Here’s some good news you probably haven’t heard: Over the past fifty years the child poverty rate has almost been cut in half, falling to a record low of 15.6 percent in 2016 compared to the 1967 level of 28.4 percent.
That’s the finding in a new report by Isaac Shapiro and Danilo Trisi of the Center on Budget and Policy Priorities. The “official” child poverty rate provided by the government, though, is listed as 19.7 percent. Why the substantial difference?
The reason is because the study by Shapiro and Trisi uses the federal government’s Supplemental Poverty Measure (SPM), a measurement that includes income and benefits the official poverty rate ignores, such the Supplemental Nutrition Assistance Program (SNAP, formerly known as the Food Stamp Program), rental subsidies, and other federal non-cash benefits and refundable tax credits.
“In the years since the 1960s, policymakers created and then expanded the Earned Income Tax Credit (EITC) and the Child Tax Credit (CTC); these refundable tax credits provide substantial income support to low-income working families with children,” notes the report. “And SNAP barely existed in 1967, the first year in our data series, while today it’s a major program serving over 40 million people.”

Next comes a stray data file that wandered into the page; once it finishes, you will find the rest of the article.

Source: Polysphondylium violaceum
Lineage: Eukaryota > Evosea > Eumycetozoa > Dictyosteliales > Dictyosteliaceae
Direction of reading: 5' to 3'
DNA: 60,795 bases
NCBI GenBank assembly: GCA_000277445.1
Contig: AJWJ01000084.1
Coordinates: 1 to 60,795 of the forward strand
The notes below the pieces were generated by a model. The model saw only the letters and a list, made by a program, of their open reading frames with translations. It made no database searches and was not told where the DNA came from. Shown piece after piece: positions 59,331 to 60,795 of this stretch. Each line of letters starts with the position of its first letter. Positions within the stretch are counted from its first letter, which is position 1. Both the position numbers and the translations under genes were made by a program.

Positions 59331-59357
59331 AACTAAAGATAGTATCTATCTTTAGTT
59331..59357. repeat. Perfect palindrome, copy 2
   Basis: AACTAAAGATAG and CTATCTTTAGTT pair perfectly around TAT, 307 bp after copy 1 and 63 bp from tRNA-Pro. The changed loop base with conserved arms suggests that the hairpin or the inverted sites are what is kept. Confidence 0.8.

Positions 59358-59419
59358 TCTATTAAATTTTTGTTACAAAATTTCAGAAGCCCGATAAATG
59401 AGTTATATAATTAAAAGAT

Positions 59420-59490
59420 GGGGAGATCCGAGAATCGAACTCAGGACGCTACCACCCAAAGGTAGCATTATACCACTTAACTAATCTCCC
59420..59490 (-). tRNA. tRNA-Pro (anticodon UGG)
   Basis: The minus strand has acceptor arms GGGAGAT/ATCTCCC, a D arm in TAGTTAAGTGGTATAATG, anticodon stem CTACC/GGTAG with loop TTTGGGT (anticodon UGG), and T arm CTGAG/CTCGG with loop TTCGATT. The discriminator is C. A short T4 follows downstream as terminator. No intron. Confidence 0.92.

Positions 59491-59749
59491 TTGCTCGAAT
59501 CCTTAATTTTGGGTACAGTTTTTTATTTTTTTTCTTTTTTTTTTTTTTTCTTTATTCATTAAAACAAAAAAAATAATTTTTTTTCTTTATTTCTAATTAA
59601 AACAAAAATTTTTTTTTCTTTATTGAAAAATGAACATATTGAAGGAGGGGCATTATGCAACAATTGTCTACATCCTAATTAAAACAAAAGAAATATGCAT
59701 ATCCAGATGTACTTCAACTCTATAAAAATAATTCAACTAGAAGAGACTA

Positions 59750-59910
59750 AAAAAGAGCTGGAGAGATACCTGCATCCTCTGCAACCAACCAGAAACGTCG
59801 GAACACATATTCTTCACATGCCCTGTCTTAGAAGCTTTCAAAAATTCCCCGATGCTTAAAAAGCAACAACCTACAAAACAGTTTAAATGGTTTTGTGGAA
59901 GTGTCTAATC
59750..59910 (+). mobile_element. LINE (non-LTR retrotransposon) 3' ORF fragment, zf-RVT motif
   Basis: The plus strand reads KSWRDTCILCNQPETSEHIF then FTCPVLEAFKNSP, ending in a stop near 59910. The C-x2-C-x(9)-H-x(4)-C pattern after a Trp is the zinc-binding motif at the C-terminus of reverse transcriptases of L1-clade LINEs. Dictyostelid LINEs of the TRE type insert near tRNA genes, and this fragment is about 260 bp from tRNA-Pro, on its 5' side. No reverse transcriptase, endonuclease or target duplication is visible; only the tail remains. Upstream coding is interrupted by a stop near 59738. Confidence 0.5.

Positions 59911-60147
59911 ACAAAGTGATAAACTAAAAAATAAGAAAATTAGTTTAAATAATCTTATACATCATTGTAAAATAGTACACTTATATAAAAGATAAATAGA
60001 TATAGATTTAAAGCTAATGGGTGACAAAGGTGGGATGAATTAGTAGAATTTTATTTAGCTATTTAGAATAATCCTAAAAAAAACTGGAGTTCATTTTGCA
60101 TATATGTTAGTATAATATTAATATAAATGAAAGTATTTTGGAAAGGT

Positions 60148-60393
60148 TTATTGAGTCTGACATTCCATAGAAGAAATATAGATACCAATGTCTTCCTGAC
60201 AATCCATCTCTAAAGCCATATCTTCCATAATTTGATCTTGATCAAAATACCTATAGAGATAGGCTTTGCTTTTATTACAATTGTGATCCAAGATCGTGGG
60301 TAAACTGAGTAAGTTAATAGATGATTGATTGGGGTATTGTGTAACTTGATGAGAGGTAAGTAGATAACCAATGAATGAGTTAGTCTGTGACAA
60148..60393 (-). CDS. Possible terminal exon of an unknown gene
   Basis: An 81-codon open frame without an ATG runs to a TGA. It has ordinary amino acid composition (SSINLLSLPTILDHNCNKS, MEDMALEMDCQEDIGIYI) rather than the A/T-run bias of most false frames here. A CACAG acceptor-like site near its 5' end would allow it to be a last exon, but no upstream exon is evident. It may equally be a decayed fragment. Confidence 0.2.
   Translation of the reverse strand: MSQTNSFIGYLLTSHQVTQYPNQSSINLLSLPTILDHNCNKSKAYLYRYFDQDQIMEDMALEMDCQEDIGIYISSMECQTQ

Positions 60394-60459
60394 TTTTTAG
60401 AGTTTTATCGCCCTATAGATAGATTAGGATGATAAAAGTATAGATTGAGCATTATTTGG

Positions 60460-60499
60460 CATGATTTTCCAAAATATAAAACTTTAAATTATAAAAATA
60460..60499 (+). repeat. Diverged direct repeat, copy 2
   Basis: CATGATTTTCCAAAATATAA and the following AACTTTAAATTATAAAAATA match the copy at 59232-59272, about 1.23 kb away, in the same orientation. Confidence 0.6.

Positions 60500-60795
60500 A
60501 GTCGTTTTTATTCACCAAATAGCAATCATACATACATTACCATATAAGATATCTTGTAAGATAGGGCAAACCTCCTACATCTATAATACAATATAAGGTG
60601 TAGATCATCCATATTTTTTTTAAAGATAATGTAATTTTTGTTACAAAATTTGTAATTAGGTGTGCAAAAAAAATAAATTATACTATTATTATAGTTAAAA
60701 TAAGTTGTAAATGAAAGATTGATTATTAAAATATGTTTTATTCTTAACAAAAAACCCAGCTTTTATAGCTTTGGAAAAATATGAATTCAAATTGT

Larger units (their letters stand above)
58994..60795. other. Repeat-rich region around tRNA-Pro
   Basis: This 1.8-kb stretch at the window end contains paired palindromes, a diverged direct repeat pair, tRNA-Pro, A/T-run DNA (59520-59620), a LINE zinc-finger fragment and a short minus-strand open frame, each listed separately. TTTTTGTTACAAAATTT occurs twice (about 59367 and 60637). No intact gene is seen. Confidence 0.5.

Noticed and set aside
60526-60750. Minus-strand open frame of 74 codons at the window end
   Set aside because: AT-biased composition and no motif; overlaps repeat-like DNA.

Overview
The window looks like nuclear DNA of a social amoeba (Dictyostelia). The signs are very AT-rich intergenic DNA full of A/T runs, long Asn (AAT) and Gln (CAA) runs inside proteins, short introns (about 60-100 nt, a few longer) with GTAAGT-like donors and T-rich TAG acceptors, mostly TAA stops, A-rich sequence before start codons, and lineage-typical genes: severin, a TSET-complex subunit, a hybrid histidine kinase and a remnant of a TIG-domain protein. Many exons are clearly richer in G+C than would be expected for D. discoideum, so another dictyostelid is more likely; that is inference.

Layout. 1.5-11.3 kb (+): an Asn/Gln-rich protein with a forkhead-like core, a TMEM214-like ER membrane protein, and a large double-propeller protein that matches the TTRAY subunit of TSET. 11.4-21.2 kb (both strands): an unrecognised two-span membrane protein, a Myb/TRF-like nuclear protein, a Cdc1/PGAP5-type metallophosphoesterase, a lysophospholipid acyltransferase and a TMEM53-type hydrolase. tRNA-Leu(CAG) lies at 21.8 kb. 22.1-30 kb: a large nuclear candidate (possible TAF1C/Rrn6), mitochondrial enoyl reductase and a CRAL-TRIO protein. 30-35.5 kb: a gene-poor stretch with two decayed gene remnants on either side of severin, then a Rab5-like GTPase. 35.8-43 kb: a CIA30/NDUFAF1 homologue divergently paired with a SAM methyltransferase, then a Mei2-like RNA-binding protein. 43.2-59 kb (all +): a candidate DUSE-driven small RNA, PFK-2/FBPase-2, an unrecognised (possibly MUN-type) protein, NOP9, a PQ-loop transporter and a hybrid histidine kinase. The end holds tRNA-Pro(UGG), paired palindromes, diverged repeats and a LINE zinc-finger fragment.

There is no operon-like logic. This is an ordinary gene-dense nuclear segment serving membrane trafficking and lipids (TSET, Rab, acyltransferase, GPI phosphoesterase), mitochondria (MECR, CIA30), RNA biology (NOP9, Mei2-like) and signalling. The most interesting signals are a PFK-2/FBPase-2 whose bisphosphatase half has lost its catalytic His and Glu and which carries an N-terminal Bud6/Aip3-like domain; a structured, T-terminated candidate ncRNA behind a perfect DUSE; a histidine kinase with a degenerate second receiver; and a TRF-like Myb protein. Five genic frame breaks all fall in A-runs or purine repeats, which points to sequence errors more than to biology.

Labor market trends and developments in the private economy also contributed to a reduction in child poverty over the past fifty years. Before government benefits are included the rate declined from 27.4 percent in 1967 to 25.1 percent in 2016. But social trends, particularly the drastic increase in single-parent families, have negated much of that progress.
The report also notes that the improvement in child poverty has benefited all demographic groups. “Data broken out by racial-ethnic group that go back to 1991 demonstrate that, from that year to 2016, SPM poverty rates among black, Hispanic, and non-Hispanic white children were all cut roughly in half (though poverty rates remained much higher in every year among children of color than among non-Hispanic white children),” says the report.
Much more needs to be done, of course, since too many children in America are still living in poverty. But this study shows that tax reforms such as the EITC and the CTC can play a substantial role in lifting low-income children out of a life of deprivation.